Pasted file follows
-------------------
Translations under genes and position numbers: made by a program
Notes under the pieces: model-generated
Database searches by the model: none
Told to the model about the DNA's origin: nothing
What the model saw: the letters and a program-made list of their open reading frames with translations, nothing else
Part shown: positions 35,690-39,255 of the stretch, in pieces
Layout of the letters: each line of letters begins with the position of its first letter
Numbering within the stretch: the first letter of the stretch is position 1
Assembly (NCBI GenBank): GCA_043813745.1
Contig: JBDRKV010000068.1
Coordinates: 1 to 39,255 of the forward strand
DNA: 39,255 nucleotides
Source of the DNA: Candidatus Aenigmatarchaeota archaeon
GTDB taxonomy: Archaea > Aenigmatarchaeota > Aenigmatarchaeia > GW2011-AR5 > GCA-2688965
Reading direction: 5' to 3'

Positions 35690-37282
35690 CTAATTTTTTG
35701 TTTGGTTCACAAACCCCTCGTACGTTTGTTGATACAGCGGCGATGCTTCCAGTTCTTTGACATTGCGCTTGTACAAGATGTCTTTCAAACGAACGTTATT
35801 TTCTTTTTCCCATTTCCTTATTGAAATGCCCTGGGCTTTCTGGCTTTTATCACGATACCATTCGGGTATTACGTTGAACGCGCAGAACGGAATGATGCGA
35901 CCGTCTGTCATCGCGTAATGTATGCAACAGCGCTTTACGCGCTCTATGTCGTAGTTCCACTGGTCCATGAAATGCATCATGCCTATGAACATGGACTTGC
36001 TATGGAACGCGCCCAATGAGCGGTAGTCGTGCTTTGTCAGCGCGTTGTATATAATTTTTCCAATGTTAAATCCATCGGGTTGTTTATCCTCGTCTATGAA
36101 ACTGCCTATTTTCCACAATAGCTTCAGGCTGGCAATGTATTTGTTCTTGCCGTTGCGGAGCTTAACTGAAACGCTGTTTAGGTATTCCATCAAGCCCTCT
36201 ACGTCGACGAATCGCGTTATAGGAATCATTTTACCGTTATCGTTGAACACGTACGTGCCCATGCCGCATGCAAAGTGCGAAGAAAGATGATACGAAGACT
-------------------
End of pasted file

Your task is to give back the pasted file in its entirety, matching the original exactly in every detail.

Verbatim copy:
Translations under genes and position numbers: made by a program
Notes under the pieces: model-generated
Database searches by the model: none
Told to the model about the DNA's origin: nothing
What the model saw: the letters and a program-made list of their open reading frames with translations, nothing else
Part shown: positions 35,690-39,255 of the stretch, in pieces
Layout of the letters: each line of letters begins with the position of its first letter
Numbering within the stretch: the first letter of the stretch is position 1
Assembly (NCBI GenBank): GCA_043813745.1
Contig: JBDRKV010000068.1
Coordinates: 1 to 39,255 of the forward strand
DNA: 39,255 nucleotides
Source of the DNA: Candidatus Aenigmatarchaeota archaeon
GTDB taxonomy: Archaea > Aenigmatarchaeota > Aenigmatarchaeia > GW2011-AR5 > GCA-2688965
Reading direction: 5' to 3'

Positions 35690-37282
35690 CTAATTTTTTG
35701 TTTGGTTCACAAACCCCTCGTACGTTTGTTGATACAGCGGCGATGCTTCCAGTTCTTTGACATTGCGCTTGTACAAGATGTCTTTCAAACGAACGTTATT
35801 TTCTTTTTCCCATTTCCTTATTGAAATGCCCTGGGCTTTCTGGCTTTTATCACGATACCATTCGGGTATTACGTTGAACGCGCAGAACGGAATGATGCGA
35901 CCGTCTGTCATCGCGTAATGTATGCAACAGCGCTTTACGCGCTCTATGTCGTAGTTCCACTGGTCCATGAAATGCATCATGCCTATGAACATGGACTTGC
36001 TATGGAACGCGCCCAATGAGCGGTAGTCGTGCTTTGTCAGCGCGTTGTATATAATTTTTCCAATGTTAAATCCATCGGGTTGTTTATCCTCGTCTATGAA
36101 ACTGCCTATTTTCCACAATAGCTTCAGGCTGGCAATGTATTTGTTCTTGCCGTTGCGGAGCTTAACTGAAACGCTGTTTAGGTATTCCATCAAGCCCTCT
36201 ACGTCGACGAATCGCGTTATAGGAATCATTTTACCGTTATCGTTGAACACGTACGTGCCCATGCCGCATGCAAAGTGCGAAGAAAGATGATACGAAGACT